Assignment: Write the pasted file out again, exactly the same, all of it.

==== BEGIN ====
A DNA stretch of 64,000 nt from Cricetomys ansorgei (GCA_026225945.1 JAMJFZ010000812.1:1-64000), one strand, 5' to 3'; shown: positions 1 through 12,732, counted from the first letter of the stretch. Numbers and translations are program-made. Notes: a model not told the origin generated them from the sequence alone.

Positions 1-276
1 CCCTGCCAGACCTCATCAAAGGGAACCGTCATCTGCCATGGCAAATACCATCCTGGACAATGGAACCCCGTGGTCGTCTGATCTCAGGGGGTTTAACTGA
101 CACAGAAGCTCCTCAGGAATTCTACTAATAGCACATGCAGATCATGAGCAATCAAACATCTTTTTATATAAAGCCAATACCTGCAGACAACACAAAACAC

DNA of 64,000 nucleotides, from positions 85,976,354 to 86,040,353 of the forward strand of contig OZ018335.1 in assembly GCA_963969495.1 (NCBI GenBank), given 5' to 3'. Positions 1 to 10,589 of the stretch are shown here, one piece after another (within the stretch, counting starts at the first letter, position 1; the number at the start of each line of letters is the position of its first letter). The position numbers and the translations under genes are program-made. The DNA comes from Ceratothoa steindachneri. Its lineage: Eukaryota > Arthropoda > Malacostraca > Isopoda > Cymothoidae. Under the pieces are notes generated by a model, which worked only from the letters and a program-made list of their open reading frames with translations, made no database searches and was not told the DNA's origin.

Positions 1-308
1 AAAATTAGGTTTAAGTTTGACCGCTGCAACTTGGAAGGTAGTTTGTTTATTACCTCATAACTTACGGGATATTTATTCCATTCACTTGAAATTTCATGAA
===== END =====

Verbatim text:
A DNA stretch of 64,000 nt from Cricetomys ansorgei (GCA_026225945.1 JAMJFZ010000812.1:1-64000), one strand, 5' to 3'; shown: positions 1 through 12,732, counted from the first letter of the stretch. Numbers and translations are program-made. Notes: a model not told the origin generated them from the sequence alone.

Positions 1-276
1 CCCTGCCAGACCTCATCAAAGGGAACCGTCATCTGCCATGGCAAATACCATCCTGGACAATGGAACCCCGTGGTCGTCTGATCTCAGGGGGTTTAACTGA
101 CACAGAAGCTCCTCAGGAATTCTACTAATAGCACATGCAGATCATGAGCAATCAAACATCTTTTTATATAAAGCCAATACCTGCAGACAACACAAAACAC

DNA of 64,000 nucleotides, from positions 85,976,354 to 86,040,353 of the forward strand of contig OZ018335.1 in assembly GCA_963969495.1 (NCBI GenBank), given 5' to 3'. Positions 1 to 10,589 of the stretch are shown here, one piece after another (within the stretch, counting starts at the first letter, position 1; the number at the start of each line of letters is the position of its first letter). The position numbers and the translations under genes are program-made. The DNA comes from Ceratothoa steindachneri. Its lineage: Eukaryota > Arthropoda > Malacostraca > Isopoda > Cymothoidae. Under the pieces are notes generated by a model, which worked only from the letters and a program-made list of their open reading frames with translations, made no database searches and was not told the DNA's origin.

Positions 1-308
1 AAAATTAGGTTTAAGTTTGACCGCTGCAACTTGGAAGGTAGTTTGTTTATTACCTCATAACTTACGGGATATTTATTCCATTCACTTGAAATTTCATGAA